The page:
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SquirrelNutz

DJ relief from rough to fairway, 10th hole Sunday

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4 minutes ago, SquirrelNutz said:

Questionable sportsmanship in the sense the tower was still in DJ's line of play after the drop. 

No it's not. The drop alleviates that problem. 

Quote

Line of Play

The "line of play" is the direction that the player wishes his ball to take after a stroke, plus a reasonable distance on either side of the intended direction. The line of play extends vertically upwards from the ground, but does not extend beyond the hole

It doesn't matter if DJ pulled the shot over the TIO or not. His intended line of play was taken into account when he dropped the ball. 

7 minutes ago, SquirrelNutz said:

it certainly appeared DJ was using the rule to get a better lie, not to get the tower out of his line of play.

That doesn't matter. Being forced to play your original lie is not in the rules. Exception being that if you have an unplayable lie in the bunker you must drop in the bunker not out of it.

You are not required to drop in the rough if your original placement was in the rough. Sometimes the rules place you in a better spot, sometimes they don't. That is the game. DJ did nothing to go against the rules or the spirit of the game. 

 

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17 minutes ago, SquirrelNutz said:

Questionable sportsmanship in the sense the tower was still in DJ's line of play after the drop. No way to know for sure, but after DJ hit the ball directly over the tower on to the 10th green, it certainly appeared DJ was using the rule to get a better lie, not to get the tower out of his line of play.

Golf asks the player to behave, repair ball marks, replace divots, rake bunkers and abide by the Rules. It's a game not a morality play.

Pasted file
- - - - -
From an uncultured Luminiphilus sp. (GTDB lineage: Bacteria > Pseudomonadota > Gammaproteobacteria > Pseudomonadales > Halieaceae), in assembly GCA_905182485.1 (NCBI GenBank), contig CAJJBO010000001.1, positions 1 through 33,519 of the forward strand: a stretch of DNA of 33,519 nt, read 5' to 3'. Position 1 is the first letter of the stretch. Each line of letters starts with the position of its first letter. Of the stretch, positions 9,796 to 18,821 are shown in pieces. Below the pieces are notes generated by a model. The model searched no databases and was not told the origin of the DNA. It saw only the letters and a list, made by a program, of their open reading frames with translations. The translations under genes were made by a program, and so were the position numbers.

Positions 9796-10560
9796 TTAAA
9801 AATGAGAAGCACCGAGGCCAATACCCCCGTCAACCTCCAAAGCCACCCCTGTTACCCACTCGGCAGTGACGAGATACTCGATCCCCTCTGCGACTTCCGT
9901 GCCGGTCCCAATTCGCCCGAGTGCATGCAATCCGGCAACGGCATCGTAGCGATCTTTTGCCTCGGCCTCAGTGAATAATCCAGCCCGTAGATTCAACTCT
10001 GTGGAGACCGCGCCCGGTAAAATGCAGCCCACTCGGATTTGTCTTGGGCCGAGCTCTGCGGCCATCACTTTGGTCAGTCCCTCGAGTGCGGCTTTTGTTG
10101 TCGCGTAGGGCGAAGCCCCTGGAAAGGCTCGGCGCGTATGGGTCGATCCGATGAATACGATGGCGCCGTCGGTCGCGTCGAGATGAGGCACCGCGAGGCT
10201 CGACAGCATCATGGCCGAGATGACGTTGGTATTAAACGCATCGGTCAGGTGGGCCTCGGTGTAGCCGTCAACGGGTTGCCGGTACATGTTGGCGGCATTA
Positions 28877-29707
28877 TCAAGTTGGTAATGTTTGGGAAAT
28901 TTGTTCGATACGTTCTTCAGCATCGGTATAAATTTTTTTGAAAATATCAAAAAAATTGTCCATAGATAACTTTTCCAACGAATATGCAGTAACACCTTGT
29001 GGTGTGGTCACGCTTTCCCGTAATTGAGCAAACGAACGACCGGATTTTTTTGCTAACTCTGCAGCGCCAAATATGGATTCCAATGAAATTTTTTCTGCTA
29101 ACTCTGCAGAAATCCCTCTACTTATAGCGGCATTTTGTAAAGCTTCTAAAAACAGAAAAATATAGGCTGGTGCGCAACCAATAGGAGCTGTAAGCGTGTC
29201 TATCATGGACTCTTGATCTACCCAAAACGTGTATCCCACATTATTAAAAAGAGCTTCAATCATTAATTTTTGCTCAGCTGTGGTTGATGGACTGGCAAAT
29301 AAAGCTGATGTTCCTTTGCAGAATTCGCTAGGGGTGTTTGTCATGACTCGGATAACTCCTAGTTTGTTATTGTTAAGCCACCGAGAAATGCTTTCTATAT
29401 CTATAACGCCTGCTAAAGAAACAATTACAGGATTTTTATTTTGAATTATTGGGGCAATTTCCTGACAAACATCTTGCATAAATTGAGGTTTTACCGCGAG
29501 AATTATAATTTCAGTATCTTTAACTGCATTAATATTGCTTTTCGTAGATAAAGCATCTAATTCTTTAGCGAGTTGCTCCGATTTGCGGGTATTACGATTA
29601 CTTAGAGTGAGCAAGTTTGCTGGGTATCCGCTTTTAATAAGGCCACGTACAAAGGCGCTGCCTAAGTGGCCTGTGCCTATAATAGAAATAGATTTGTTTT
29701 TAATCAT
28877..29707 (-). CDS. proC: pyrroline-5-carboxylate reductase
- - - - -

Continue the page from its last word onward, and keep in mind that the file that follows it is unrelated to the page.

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If you rewind your recording to the 10th hole as I did, you will see that the tower was still in DJ's line of play after the drop and that he did hit his shot directly over the tower, directly to the green. I see it as a bad rule that often leads to questionable sportsmanship from good people. Just my opinion. You see it another way. I respect your opinion. 

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7 minutes ago, SquirrelNutz said:

If you rewind your recording to the 10th hole as I did, you will see that the tower was still in DJ's line of play after the drop and that he did hit his shot directly over the tower, directly to the green.

The the RO did a poor job in determining where DJ should drop. It's not a bad rule. If the TIO was still in DJ's way then it was the RO fault. 

It doesn't matter if he then accidentally hits it over the tower. Again, it's the RO need to make sure that DJ get's proper relief. 

8 minutes ago, SquirrelNutz said:

I see it as a bad rule that often leads to questionable sportsmanship from good people. Just my opinion. You see it another way. I respect your opinion. 

There is no questionable sportsmanship. Again, golf is a game where the rules can help you out of a bad lie or put you in a worse spot. That has been part of the game for years. It's not bad sportsmanship to gain a better lie if the rules allow you relief.